The California Supreme Court proposal to speed review of capital cases can be carried out without significant cost to taxpayers, but it’s only a first step toward easing the backlog on California’s death row, legal experts told the Los Angeles Times. Chief Justice Ronald George called for a constitutional amendment to shift the high court’s review of some death penalty cases to lower courts. He said spreading the workload could accelerate the appeals process, which can drag on for decades.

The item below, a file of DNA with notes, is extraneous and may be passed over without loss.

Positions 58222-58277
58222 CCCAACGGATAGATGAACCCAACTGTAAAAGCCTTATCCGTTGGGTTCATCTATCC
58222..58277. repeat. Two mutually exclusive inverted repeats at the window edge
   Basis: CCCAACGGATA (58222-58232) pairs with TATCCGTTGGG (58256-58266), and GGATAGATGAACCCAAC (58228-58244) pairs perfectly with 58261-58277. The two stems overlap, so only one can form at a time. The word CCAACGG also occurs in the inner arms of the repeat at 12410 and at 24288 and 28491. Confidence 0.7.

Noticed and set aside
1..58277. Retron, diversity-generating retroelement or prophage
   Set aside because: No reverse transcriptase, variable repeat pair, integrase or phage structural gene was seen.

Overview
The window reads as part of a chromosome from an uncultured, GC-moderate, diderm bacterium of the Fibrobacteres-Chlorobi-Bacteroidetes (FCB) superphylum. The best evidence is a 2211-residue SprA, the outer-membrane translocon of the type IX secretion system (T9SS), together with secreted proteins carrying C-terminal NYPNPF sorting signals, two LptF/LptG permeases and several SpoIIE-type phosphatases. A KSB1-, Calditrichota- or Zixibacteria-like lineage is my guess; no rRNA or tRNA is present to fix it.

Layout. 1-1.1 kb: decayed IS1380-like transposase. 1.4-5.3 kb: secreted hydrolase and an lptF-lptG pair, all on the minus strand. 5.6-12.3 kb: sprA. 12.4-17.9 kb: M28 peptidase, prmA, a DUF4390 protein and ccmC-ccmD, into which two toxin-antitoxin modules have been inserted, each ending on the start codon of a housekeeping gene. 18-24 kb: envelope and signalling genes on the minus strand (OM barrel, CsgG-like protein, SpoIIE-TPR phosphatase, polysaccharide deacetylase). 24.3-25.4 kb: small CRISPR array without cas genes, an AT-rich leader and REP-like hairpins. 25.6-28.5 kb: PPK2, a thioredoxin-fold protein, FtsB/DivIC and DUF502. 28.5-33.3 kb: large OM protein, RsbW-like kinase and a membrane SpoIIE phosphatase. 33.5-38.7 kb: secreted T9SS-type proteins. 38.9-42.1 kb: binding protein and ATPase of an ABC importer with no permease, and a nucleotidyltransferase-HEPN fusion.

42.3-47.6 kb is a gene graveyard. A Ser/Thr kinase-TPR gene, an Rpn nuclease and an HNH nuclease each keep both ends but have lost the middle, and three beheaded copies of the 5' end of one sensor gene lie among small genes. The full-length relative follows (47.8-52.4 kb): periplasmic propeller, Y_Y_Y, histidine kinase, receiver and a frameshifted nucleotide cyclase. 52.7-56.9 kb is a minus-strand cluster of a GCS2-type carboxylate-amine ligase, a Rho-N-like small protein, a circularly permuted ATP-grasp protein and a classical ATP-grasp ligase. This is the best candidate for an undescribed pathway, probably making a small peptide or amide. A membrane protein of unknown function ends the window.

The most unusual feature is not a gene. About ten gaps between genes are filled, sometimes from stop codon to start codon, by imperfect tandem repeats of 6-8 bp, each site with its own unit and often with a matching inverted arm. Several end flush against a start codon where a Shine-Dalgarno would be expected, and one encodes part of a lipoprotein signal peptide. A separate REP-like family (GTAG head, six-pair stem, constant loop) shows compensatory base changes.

The state has the nation’s largest death row population, 667 inmates, but it takes an average of 17.2 years for them to reach execution, twice the national time period. Most officials applauded George’s effort but said another problem, and one that would be far more expensive to fix, was a shortage of lawyers to represent death row inmates on appeal. Seventy-nine lawyers at state-funded agencies handle appeals and habeas corpus petitions for condemned prisoners. Since 1997, staffing dedicated to death penalty appeals, has been reduced from 127 positions to 86. About 90 condemned convicts are awaiting appointment of counsel, a process that takes four to six years, given the backlog on death row and lawyer staffing levels.